Now you know the reasons why you should mount your generator on your RV. It’s now time to look at some of the best generator mounting options.

Best Generator Mounting Options for Your RV

You now know the benefits of mounting a portable generator on your RV.

Now let’s take a look at the various options you have in safely mounting your generator.

#1. Hitch Mounted Cargo Carrier for Generator

(Image Credit: Amazon)

A hitch-mounted cargo carrier is a type of external carrier that mounts to the receiving end of any towing hitch (both front and back) of your vehicle or RV.

There are various types of hitch-mounted cargo carriers on the market today. But the one we’ll be taking a look at is made by CURT that comes with an open-framed body and a mash base.

There are various factors to keep in mind when choosing a hitch-mounted cargo carrier, with weight being the most important. It’s important to have an estimate of how much weight your hitch carrier will be carrying, especially when you’re on the road.

The CURT 18153 with its 60×24 inch basket can accommodate a lot of camping gear with a max weight of about 500 pounds. Additionally, this generator carrier comes with 6 inch high walls all around that prevents gear slides and provides a secure place to fasten your cargo using a net or fastener.

The main reason I like the hitch-mounted generator carrier is that it is the easiest to install and use. However, your RV should have a receiving hitch to use the carrier.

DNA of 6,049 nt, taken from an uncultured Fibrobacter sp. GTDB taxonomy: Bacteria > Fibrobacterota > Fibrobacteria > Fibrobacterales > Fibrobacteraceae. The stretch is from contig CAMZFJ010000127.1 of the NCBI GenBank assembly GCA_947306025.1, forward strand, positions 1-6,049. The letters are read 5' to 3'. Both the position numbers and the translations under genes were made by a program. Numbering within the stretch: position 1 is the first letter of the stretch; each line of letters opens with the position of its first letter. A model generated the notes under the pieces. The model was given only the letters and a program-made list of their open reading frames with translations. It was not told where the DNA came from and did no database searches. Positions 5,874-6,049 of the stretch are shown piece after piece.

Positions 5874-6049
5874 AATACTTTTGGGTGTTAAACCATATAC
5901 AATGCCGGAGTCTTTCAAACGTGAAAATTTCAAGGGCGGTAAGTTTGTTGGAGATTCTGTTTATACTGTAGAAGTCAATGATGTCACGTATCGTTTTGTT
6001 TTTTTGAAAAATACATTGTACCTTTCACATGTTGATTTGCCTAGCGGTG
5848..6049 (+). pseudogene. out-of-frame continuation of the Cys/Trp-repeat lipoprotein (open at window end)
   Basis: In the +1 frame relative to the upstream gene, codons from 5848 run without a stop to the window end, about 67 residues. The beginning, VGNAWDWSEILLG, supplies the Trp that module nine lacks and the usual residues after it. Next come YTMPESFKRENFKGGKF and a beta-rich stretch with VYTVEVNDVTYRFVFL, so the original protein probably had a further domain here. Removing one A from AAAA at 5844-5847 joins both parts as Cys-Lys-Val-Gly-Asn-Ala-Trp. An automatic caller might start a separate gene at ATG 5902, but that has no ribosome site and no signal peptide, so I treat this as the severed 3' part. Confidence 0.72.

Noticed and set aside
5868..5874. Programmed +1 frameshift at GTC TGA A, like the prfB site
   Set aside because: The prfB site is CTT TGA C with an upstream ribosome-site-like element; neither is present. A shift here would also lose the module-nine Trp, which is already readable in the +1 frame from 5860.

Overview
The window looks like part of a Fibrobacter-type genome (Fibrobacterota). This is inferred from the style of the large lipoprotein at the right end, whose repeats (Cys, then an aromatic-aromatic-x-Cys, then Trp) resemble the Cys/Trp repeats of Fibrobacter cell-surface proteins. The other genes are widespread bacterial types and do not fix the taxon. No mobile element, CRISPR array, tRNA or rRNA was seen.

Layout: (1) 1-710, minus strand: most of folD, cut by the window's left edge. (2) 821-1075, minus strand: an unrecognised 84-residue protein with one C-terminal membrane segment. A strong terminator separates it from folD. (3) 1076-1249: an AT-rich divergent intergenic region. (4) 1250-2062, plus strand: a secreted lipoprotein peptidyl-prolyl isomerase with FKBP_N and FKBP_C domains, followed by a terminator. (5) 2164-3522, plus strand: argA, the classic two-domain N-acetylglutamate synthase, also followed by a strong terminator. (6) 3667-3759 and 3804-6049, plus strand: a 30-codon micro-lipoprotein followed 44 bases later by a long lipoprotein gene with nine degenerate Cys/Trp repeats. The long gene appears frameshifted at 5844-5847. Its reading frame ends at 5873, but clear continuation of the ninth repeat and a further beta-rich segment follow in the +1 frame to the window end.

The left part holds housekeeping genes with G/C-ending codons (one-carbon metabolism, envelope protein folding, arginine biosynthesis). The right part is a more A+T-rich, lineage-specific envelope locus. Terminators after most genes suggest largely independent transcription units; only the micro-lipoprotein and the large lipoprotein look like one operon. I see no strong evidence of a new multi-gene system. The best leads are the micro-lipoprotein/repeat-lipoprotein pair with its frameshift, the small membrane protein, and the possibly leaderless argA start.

Most importantly, its weight carrying capacity should match or be more than the carrier’s weight carrying capacity.

You can buy a trailer receiving hitch like the CURT 13703 if your trailer doesn’t come with one.

To install a hitch-mounted cargo carrier, lift and slide it into the receiving hitch. Slide it till the latching pin holes line up. Next insert the latching pin all the way and the security clip from the other side.

Pro Tip: Spray paint on the latching pin after fastening it to prevent corrosion from eating away the metal.

Alternatively, you can buy a lockable latching pin like the CURT 23518 to keep your carrier from getting stolen.

You’re now ready to mount your portable generator and hit the road worry-free. For me, the most difficult part of the installation process was lifting the tray, as it weighs about 70 pounds.

This cargo carrier is built sturdy that can comfortably carry loads even when you’re barrelling down the highway. However, I would suggest installing a hitch tightener to prevent rattling and wobbling on the road if you often carry heavy loads over long distances.

With the hitch tightener in place, you have increased its strength by a few folds. But make sure you don’t test its limits by overloading or going over speed bumps and potholes without slowing.

The carrier is foldable and the angled shank increases the ground clearance. So now you can go to the most remote boondocking location with the worst roads and don’t have to worry about scrapping the carrier.